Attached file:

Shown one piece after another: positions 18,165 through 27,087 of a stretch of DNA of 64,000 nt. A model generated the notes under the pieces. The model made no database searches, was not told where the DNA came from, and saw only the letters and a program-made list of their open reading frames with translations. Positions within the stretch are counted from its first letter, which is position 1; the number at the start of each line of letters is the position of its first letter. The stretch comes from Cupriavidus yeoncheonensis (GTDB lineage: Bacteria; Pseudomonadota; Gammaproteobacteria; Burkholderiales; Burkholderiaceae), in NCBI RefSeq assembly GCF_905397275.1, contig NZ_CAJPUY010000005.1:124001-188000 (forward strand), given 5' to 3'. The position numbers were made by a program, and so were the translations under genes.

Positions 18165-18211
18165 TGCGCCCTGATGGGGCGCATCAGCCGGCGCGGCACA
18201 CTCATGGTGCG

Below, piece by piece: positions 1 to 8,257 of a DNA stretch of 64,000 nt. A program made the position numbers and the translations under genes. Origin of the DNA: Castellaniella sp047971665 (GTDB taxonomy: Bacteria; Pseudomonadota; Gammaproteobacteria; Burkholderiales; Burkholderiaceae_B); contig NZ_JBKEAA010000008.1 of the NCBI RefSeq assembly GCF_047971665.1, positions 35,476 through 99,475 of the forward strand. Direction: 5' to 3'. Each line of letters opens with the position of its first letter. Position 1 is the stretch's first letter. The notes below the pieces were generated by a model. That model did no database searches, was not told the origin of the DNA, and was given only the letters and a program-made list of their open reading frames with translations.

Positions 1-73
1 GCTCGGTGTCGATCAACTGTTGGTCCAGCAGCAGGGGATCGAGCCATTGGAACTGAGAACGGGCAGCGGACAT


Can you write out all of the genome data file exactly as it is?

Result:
Shown one piece after another: positions 18,165 through 27,087 of a stretch of DNA of 64,000 nt. A model generated the notes under the pieces. The model made no database searches, was not told where the DNA came from, and saw only the letters and a program-made list of their open reading frames with translations. Positions within the stretch are counted from its first letter, which is position 1; the number at the start of each line of letters is the position of its first letter. The stretch comes from Cupriavidus yeoncheonensis (GTDB lineage: Bacteria; Pseudomonadota; Gammaproteobacteria; Burkholderiales; Burkholderiaceae), in NCBI RefSeq assembly GCF_905397275.1, contig NZ_CAJPUY010000005.1:124001-188000 (forward strand), given 5' to 3'. The position numbers were made by a program, and so were the translations under genes.

Positions 18165-18211
18165 TGCGCCCTGATGGGGCGCATCAGCCGGCGCGGCACA
18201 CTCATGGTGCG

Below, piece by piece: positions 1 to 8,257 of a DNA stretch of 64,000 nt. A program made the position numbers and the translations under genes. Origin of the DNA: Castellaniella sp047971665 (GTDB taxonomy: Bacteria; Pseudomonadota; Gammaproteobacteria; Burkholderiales; Burkholderiaceae_B); contig NZ_JBKEAA010000008.1 of the NCBI RefSeq assembly GCF_047971665.1, positions 35,476 through 99,475 of the forward strand. Direction: 5' to 3'. Each line of letters opens with the position of its first letter. Position 1 is the stretch's first letter. The notes below the pieces were generated by a model. That model did no database searches, was not told the origin of the DNA, and was given only the letters and a program-made list of their open reading frames with translations.

Positions 1-73
1 GCTCGGTGTCGATCAACTGTTGGTCCAGCAGCAGGGGATCGAGCCATTGGAACTGAGAACGGGCAGCGGACAT